Quit claims offer the lowest level of legal protection to buyers.
A quitclaim deed of warranty has the following characteristics:
- The seller makes no express warranties
- The seller does not guarantee to own the property title
- The seller does no statement about having received any third party title claims
- The seller remises, releases and quitclaims his or her interest in the property to the buyer
Without having a warranty of clear title, the buyer does not get any of the following warranties typically found in special and general warranty deeds:
- The grantor owns the property
- The grantor has the right to sell the property
- The property title is free and clear
- There are no mortgages registered against the property
- There are no liens registered against the property
- There are no other form of encumbrances registered against the property
Quitclaim deed vs warranty deed
What is the difference between a quitclaim deed vs general warranty deed?
In essence, in summary, a property sold “quitclaim” is a property sold without any warranties as to its title whereas a property sold under a general warranty deed comes with full legal protection on title covering the entire history of the property (whether the seller owned it or not).
A quit claim deed, by its nature, is not attractive to buyers.
If a seller has a perfectly valid title on the property and there are no past title issues, a property sold under a quit claim deed will not result in any title problems to the buyer.
However, when a seller in a commercial or residential transaction, is unable to make any promises or warranties on the title, it immediately leads the buyer to doubt that there may be problems with the property title.
This lack of certainty creates risk to buyers.
In many cases, a buyer looking to finance by a bank or lender will not be able to get a mortgage if the property quitclaimed.
Banks, mortgage companies and financing organizations will generally require a warrant deed providing full warranty as to title.
In addition to that, they may also require title insurance to be taken to provide additional insurance that should there be a claim by a third party, the title is insured under a suitable insurance policy.
Quitclaim impact on mortgage
Can I sign a quitclaim deed with a mortgage?
Quitclaim deeds are instruments used to convey an “as-is” title to the property from the seller to the buyer, it does not directly affect the mortgage.
Generally, such transactions are possible when the seller does not have any mortgage outstanding.
The banks and mortgage lenders typically require all their money to be paid off in the context of a sale or transfer by virtue of an alienation clause or due-on-sale clause.
If the entire mortgage outstanding becomes due on sale or transfer, then in many cases the sellers will not be able to easily convey the title (linked to the mortgage warranties).
However, in some cases, it may be possible to quitclaim a property when a mortgage remains outstanding, such as:
- The title to the property quitclaimed to the grantee but grantor remaining responsible for the mortgage
- The title of the property quitclaimed to the grantee where the grantee assumes the mortgage
- Title of the property quitclaimed to the grantee who co-signs on the mortgage with the grantor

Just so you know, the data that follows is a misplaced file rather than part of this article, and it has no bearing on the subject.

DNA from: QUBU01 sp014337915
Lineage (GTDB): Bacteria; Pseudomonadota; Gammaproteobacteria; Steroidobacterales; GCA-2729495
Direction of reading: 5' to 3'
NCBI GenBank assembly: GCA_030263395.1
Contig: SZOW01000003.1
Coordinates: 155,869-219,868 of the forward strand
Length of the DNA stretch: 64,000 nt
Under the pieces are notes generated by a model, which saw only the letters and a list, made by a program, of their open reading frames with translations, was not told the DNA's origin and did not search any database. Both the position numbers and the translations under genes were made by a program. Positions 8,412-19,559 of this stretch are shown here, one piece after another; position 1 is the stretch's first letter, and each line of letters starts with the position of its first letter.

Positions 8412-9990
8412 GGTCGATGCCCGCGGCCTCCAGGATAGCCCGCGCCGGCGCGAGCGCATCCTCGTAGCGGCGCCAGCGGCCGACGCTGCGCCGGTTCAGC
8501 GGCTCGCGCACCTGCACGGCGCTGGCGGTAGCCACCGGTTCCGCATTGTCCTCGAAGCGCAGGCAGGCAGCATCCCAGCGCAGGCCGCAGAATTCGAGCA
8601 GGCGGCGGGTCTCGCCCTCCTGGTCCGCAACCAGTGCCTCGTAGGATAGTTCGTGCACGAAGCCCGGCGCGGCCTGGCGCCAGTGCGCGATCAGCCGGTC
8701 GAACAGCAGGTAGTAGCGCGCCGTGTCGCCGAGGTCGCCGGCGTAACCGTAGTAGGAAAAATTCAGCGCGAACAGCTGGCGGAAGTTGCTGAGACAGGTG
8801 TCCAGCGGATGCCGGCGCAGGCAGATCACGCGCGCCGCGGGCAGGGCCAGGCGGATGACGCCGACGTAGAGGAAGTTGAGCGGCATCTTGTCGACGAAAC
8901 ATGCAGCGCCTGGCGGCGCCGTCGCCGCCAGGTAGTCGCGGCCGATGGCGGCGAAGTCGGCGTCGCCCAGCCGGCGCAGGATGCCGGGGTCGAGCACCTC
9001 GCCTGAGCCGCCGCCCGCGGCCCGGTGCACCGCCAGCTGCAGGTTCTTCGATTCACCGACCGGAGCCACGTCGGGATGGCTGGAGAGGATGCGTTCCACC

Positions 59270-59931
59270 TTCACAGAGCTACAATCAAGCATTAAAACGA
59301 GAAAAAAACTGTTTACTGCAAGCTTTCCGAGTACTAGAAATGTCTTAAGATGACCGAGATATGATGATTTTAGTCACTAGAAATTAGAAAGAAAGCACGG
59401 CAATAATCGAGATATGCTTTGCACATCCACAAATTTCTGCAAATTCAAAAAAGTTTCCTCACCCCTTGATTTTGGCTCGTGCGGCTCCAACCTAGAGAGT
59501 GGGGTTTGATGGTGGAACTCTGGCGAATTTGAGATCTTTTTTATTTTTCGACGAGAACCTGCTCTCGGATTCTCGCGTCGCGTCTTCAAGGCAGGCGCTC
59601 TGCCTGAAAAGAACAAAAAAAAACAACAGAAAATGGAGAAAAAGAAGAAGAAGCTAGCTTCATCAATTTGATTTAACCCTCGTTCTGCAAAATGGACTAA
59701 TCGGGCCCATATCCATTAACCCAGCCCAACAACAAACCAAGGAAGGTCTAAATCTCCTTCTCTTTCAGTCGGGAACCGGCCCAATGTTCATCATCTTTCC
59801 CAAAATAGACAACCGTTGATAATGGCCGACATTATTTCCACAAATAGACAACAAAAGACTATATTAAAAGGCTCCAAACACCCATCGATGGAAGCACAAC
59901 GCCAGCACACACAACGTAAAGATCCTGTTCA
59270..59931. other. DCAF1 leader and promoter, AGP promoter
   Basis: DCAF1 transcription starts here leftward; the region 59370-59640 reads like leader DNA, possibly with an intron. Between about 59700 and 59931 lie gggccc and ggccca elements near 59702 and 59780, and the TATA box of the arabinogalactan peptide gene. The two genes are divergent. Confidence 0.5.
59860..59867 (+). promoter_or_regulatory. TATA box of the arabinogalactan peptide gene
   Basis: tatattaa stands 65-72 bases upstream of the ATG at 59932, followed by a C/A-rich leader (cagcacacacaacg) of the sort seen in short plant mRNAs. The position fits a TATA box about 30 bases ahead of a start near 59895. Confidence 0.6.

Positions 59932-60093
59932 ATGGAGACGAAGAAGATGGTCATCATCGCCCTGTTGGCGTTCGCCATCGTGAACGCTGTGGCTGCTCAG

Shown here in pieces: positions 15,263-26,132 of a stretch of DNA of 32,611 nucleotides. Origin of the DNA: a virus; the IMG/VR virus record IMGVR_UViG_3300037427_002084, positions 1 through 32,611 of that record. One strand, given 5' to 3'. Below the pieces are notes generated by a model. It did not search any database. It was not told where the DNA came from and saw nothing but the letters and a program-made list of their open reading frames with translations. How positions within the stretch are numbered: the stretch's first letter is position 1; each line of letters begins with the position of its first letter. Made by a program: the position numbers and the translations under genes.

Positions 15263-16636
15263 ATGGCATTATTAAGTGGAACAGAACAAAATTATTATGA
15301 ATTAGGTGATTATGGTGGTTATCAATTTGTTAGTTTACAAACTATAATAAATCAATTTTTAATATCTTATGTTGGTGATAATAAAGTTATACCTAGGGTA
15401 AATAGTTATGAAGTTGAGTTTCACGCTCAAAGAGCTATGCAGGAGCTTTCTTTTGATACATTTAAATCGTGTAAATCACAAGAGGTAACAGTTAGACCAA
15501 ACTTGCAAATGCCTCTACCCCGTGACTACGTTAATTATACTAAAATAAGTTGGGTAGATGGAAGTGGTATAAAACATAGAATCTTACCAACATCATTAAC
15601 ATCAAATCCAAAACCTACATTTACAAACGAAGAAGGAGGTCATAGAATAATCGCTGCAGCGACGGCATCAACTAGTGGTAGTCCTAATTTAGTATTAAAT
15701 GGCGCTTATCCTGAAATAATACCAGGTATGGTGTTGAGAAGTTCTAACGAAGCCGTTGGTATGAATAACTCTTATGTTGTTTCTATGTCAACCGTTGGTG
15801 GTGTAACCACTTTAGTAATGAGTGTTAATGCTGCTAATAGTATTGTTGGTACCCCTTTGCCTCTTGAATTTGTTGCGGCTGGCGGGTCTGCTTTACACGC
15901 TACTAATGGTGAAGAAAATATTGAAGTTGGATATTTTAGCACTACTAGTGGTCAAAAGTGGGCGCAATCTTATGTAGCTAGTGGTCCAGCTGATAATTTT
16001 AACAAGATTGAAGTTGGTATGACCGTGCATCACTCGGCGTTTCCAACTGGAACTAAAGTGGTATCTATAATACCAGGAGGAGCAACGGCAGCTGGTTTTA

It’s important to properly evaluate your options when dealing with a quitclaim of a property having a mortgage outstanding.
You may end up transferring your property to your former spouse (for example in the context of a divorce settlement) but end up remaining responsible for the mortgage as the quitclaim affects title only and not the mortgage deed.
Quitclaim deed form
Can I sell property with a quit claim deed?
You can, with a quitclaim deed form.
To transfer a real estate property with a quitclaim deed, you’ll need a quitclaim deed form which is a legal instrument or contract between the grantor and the grantee.
The quitclaim deed form is a document where you outline the terms and conditions of the quit claim transaction, such as:
Depending on the applicable laws in your state, the quitclaim deed form may:
- Only be signed by the grantor
- Need to be notarized
- Need to be signed by the grantee as well
- Need to also be signed by a witness
- Need to be delivered and accepted by the grantee
- Need to be registered with the County Clerk or Registry Office
You are advised to consult an attorney or use service providers offering you the right documents and process to follow.
Every state may have its statutory requirements for quitclaim deed forms to be valid.
Once you sign a quictclaim deed, you generally transfer the title to the buyer or grantee in an irrevocable fashion.
To avoid having to file lawsuits to revoke a deed of quit claim, you are better off consulting with a legal professional beforehand.
Protection against title defects
How can you protect yourself against title defects if you are buying a property without any warranties?
Essentially, there are two ways that you can protect yourself:
- Perform a thorough title search
- Get title insurance
A title search is the process of reviewing and assessing public property records to ensure the title is clear.
A lawyer or title company can perform a historical search and potentially uncover title issues.
If the title issues pose little risk, you may continue with the transaction.
If the title issues expose you to great risk, then you may back out from the deal.
As a layer of protection over and above the title search, a buyer can purchase what’s called title insurance.
Title insurance is a specific type of insurance policy providing protection against the risk of a possible title defect or third party claim against the buyer.
Insurance companies will generally do a thorough assessment of the property title such as:
- Engaging a title company to do a complete property history search
- Search past judgments
- Search liens registered in the past
- See any possible legal restrictions
- Perform a property survey to uncover potential encroachment issues
- Assess the easements on the property
The result of the title company’s research leads to the issuance of an abstract of title, a document outlining the property history, and title opinion, assessment of the property title.
If you are acquiring a property without any warranties that the title is free and clear of any defects or encumbrances, you may seriously need to consider title insurance to protect yourself against possible future claims and liabilities.